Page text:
So Ad26, it binds to the cell, the human cell. It's brought up into the cell. The cell starts making the proteins. It makes a whole bunch of adenovirus proteins, which are never reassembled into a real virus, because it doesn't have all of the genes for it.

And along the way, it just goes on automatic pilot. It makes the spike protein for SARS-CoV-2, because we kind of snuck it in there. It makes this spike protein. It's only one protein, so you can't make the whole SARS-CoV-2 virus.

And then, that protein is secreted from the cell or posted up on the surface of the cell. And that's how the immune system sees it. For whatever reason, this often creates a nicer immune response, or we think it does. It sees the protein in a more natural way than if you just injected it into the bloodstream. It sees it as the body would see it if it was infected with SARS-CoV-2.

[brendan]: So you're involved in a clinical trial of this vaccine now, based on this adenovirus 26 vector. As you were starting to look into the vaccine, starting to develop the vaccine, you're also managing clinical trials for other things related to COVID-19.

One of them was Remdesivir, which is an antiviral treatment that has shown some promise. So, maybe, you could just quickly tell us about that clinical research, and what were some of the challenges of doing that.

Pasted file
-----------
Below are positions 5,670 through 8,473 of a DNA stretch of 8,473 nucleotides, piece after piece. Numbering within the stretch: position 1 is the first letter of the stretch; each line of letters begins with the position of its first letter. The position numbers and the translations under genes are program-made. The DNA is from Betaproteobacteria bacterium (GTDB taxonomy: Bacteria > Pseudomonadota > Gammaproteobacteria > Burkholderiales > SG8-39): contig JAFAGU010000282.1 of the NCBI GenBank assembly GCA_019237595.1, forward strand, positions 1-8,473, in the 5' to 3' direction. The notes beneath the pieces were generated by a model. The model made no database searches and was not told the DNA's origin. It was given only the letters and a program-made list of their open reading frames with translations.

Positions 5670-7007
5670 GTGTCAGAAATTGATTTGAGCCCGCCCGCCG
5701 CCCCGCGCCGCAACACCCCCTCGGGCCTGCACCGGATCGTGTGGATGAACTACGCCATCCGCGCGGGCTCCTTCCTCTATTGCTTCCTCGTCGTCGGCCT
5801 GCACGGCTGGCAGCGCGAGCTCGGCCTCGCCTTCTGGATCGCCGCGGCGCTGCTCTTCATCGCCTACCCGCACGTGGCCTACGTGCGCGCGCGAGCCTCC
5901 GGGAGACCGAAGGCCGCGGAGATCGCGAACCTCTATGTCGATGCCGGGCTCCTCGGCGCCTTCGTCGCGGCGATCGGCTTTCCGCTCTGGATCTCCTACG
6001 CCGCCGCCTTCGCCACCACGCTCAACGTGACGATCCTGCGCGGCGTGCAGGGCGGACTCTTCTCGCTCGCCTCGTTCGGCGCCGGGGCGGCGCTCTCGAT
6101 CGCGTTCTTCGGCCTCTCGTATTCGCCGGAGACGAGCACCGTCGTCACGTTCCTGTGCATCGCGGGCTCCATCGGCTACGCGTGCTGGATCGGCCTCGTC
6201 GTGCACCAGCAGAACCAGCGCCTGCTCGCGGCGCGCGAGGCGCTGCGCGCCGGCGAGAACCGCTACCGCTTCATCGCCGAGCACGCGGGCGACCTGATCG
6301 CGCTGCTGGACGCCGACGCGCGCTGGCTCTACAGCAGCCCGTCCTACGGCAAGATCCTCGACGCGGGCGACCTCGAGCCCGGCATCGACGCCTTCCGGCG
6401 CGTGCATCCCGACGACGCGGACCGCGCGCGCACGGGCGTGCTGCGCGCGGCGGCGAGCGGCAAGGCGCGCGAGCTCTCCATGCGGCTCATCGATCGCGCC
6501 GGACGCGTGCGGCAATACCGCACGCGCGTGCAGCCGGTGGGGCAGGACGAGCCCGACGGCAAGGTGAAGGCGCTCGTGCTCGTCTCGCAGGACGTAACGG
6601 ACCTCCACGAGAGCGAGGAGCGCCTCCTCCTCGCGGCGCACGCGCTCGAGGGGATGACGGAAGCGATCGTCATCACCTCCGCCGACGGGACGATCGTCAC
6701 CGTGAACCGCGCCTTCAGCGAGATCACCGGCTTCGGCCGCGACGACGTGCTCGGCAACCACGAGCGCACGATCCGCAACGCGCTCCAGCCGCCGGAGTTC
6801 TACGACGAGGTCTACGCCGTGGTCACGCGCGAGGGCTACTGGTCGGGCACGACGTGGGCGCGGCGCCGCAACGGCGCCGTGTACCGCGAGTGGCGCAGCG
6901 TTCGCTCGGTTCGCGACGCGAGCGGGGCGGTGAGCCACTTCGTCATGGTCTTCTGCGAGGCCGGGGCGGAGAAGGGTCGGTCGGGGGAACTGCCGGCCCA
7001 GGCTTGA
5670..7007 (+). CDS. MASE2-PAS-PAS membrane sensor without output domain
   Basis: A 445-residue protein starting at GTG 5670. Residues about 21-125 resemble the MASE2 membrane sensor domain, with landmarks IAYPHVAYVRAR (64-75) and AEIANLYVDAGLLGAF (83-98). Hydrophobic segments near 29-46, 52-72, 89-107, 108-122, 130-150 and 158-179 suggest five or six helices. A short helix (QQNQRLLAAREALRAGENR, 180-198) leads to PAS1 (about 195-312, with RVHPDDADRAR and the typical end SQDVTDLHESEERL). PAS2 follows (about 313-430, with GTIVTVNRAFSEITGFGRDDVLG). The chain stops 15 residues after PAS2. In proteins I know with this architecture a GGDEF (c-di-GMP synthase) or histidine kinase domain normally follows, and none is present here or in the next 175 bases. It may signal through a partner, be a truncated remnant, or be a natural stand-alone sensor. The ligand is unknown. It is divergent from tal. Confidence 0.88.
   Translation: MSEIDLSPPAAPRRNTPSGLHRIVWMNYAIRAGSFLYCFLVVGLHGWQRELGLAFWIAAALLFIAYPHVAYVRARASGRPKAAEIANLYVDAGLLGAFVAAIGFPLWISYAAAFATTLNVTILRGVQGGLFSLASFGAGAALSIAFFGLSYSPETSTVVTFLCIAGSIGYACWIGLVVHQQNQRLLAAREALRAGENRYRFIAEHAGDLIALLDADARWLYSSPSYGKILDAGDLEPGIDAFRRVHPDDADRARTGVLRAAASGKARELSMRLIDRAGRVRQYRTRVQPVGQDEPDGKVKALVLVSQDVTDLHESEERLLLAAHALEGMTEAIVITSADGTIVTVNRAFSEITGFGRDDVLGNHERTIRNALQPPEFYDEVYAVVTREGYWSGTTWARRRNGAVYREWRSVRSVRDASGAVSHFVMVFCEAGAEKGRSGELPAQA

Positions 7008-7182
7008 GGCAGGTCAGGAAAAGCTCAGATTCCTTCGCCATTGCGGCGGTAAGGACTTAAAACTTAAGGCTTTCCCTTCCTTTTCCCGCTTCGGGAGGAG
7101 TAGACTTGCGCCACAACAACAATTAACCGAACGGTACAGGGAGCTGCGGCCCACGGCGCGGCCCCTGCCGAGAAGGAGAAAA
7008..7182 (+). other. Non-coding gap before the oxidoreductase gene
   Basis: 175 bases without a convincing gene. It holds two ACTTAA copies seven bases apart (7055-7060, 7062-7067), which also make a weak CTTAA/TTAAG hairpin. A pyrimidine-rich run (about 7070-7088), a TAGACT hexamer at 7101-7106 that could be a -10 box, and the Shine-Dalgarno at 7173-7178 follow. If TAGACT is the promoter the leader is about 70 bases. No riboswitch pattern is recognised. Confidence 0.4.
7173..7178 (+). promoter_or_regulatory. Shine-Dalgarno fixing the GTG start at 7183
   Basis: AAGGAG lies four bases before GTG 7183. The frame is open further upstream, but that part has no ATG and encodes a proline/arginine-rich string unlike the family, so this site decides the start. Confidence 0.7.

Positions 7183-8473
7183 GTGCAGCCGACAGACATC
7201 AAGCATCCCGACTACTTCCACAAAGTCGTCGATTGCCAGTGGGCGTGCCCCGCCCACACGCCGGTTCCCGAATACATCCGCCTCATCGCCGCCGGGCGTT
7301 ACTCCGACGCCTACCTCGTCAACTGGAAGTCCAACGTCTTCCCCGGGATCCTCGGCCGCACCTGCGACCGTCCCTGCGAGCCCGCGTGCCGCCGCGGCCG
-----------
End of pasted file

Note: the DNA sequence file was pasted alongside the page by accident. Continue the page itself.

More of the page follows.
[katy stephenson]: Yeah. So my day job, I guess you would say, had always been working on these vaccines, like we've just been talking about, in a kind of calm, methodical manner. And in the background that has been occurring. The Ad26-based vaccine was going through this whole process of development through March and April, and there was nothing much for me to do for that at that point, because it wasn't ready for clinical testing.

But March 3rd, I think is-- when I look back on my calendar-- I went on service in the hospital. And that's where we saw the very first cases. I'm an infectious diseases doctor, so we had to see those cases. And that was when things really broke wide open. We started to see a lot of cases. In some of the cases, we saw within a week we had cases in the ICU.

One way to do research is to do something called compassionate use research, which means that you have a patient, an individual patient, and you can request to give them an experimental drug, not in the context of a trial but one-on-one. You can request it from the company that makes that drug and from the FDA, and you can get emergency-use approval to do that.

So we had a patient in the ICU, and we requested to do that for Remdesivir. So that was my first, and our hospital's first, experience using Remdesivir. We requested this because, for myself, working at the Center for Virology and Vaccine Research and being in the thick of this, I knew already about Remdesivir.

Remdesivir was a drug that was developed for Ebola. It was actually an all-purpose antiviral, and had been tested for Ebola. It was already well-known among scientists at that time that it was potentially the most-- we had the most optimism about it. So that was a natural choice to ask for for compassionate use. So that was our first experience actually using it.

Then shortly thereafter, probably a week, I was able to connect with Gilead to actually do the formal trial of Remdesivir at the study. I really wanted to get our hospital involved in the NIH-funded study, but they had already picked sites for that.